One big reason to move to Ecuador is the ease with which you can become a LEGAL resident.
Trust me, it stinks to have to make border runs every month or two like expats in Thailand, or overstay your visa illegally.
This year, in 2012, I’ve started helping new expats in Ecuador get residency visas or tourist visa extensions while they stay in my B&B in Guayaquil.
And through this work, I’ve witnessed a few changes to the requirements over the course of 2012.
Here they are as I write this on November 23, 2012…
1. A few months ago they abolished the rule that you had to submit your application for residency visas or extensions with at least 30 days remaining before your current visa expires. Now, as long as you get it in while still on a valid visa in Ecuador you’re OK.
2. Around August they started requiring foreigners bring a birth certificate (apostilled or certified in an Ecuadorian embassy abroad) from their home country in order to get the “cedula” or your official Ecuadorian ID card.
3. Over the course of the last year Ecuador has opened immigration offices in both Manta and Cuenca where you can apply for residency visas but in Manta you still cant attain your Ecuadorian “Cedula”.
4. Last week while helping someone get their cedula, I learned of a brand new rule on the books (directly from the Cedula Officials) that foreigners getting first time cedulas need to get proof of their civil state, meaning if they are single, they need to go to their Secretary of State and get a document verifying they are in fact “single” in their home country, or bring an apostilled or Ecuadorian-Embassy-Certified marriage certificate. Before, if you were single just doing a quick sworn statement in a local notary would do. As of now, they still might accept the sworn statement because new laws usually take a while to begin to get enforced.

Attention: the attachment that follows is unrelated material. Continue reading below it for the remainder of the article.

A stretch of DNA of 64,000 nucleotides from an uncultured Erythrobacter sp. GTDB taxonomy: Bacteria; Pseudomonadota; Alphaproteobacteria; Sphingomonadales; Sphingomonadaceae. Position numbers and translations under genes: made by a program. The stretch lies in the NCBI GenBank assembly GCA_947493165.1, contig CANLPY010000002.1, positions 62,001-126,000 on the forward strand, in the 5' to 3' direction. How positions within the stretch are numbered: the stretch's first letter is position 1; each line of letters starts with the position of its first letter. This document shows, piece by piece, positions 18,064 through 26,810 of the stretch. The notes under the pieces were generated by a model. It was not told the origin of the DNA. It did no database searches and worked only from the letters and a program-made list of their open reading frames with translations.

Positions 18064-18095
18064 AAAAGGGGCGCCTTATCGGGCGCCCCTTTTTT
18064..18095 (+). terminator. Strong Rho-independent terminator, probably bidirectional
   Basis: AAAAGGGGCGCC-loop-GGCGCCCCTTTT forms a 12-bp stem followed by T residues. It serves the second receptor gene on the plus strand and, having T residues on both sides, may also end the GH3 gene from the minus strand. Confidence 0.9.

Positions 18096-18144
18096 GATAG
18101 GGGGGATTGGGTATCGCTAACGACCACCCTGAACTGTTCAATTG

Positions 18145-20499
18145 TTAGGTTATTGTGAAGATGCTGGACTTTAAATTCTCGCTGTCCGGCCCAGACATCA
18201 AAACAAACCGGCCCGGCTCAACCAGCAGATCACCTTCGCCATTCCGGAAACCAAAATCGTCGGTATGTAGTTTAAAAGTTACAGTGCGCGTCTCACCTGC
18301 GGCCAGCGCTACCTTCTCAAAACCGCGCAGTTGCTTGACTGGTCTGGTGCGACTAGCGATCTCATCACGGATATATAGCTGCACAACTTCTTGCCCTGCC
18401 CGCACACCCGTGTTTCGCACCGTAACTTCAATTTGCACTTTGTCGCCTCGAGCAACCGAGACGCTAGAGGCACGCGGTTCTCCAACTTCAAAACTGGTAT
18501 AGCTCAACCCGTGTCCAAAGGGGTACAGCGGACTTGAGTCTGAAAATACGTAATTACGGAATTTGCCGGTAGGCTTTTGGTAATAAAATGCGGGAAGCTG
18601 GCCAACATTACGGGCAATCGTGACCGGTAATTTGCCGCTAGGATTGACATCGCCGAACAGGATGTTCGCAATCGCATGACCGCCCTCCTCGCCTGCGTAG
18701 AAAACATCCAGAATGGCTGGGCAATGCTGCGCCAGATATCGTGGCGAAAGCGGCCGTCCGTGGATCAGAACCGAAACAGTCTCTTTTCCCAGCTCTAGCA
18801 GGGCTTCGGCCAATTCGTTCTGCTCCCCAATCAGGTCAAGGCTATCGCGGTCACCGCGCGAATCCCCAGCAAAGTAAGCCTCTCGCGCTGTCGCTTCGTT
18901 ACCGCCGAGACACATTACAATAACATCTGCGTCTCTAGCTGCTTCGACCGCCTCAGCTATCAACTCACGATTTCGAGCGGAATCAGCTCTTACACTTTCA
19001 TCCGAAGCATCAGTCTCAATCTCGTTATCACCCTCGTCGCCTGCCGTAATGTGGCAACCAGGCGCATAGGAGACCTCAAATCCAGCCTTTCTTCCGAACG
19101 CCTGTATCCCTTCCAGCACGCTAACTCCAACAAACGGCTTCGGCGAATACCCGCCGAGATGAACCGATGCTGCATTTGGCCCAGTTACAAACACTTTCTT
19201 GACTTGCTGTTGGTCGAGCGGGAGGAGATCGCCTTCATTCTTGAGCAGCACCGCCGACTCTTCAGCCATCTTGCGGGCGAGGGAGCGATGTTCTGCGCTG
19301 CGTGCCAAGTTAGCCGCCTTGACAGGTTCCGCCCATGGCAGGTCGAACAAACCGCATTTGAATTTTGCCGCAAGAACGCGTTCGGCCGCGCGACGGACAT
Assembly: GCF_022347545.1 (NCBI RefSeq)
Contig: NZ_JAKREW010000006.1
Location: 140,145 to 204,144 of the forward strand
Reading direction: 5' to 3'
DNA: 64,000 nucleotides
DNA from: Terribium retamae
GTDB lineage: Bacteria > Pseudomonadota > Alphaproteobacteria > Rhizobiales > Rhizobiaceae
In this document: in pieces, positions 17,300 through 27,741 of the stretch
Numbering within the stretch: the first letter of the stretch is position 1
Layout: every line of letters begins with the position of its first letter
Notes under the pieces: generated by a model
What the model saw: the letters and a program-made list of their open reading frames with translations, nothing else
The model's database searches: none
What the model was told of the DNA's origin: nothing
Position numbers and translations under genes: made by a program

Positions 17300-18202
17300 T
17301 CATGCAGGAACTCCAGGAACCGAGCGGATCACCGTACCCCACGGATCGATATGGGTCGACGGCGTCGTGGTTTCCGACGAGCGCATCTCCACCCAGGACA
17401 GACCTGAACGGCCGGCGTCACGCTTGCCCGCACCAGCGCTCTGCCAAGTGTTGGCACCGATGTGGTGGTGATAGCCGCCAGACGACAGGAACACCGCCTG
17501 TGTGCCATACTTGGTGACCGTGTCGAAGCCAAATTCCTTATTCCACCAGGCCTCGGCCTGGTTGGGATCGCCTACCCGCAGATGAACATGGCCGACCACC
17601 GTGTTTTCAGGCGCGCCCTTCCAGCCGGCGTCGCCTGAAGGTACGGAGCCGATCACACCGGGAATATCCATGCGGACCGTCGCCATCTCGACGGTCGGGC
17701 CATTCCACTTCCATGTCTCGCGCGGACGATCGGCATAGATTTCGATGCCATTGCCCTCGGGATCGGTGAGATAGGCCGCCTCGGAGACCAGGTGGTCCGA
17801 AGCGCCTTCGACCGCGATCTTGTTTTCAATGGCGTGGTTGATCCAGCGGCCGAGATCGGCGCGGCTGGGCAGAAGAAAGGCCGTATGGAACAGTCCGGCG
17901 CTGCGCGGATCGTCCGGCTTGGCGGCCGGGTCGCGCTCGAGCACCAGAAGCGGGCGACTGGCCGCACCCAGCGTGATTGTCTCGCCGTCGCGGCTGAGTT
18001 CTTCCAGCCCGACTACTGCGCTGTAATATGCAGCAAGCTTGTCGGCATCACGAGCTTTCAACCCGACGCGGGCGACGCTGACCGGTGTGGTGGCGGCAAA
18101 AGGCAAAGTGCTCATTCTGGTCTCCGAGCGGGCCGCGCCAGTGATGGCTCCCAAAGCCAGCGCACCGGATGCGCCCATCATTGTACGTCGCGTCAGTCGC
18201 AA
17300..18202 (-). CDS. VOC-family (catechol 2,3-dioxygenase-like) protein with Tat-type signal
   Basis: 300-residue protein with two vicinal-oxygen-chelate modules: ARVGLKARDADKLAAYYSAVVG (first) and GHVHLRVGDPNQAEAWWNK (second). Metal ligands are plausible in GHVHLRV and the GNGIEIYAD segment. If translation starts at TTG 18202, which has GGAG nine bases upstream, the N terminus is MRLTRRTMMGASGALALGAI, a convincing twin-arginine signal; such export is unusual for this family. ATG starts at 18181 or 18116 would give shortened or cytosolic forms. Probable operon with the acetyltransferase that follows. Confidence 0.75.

What hasn’t changed?
Thankfully, for several years now the main qualifications needed for a residency visa have not changed… as of yet. You still qualify for residency in Ecuador if you have a pension over $800 a month (or $900/mon if you’d like to bring a spouse), or an investment in the country legally valued over $25,000.
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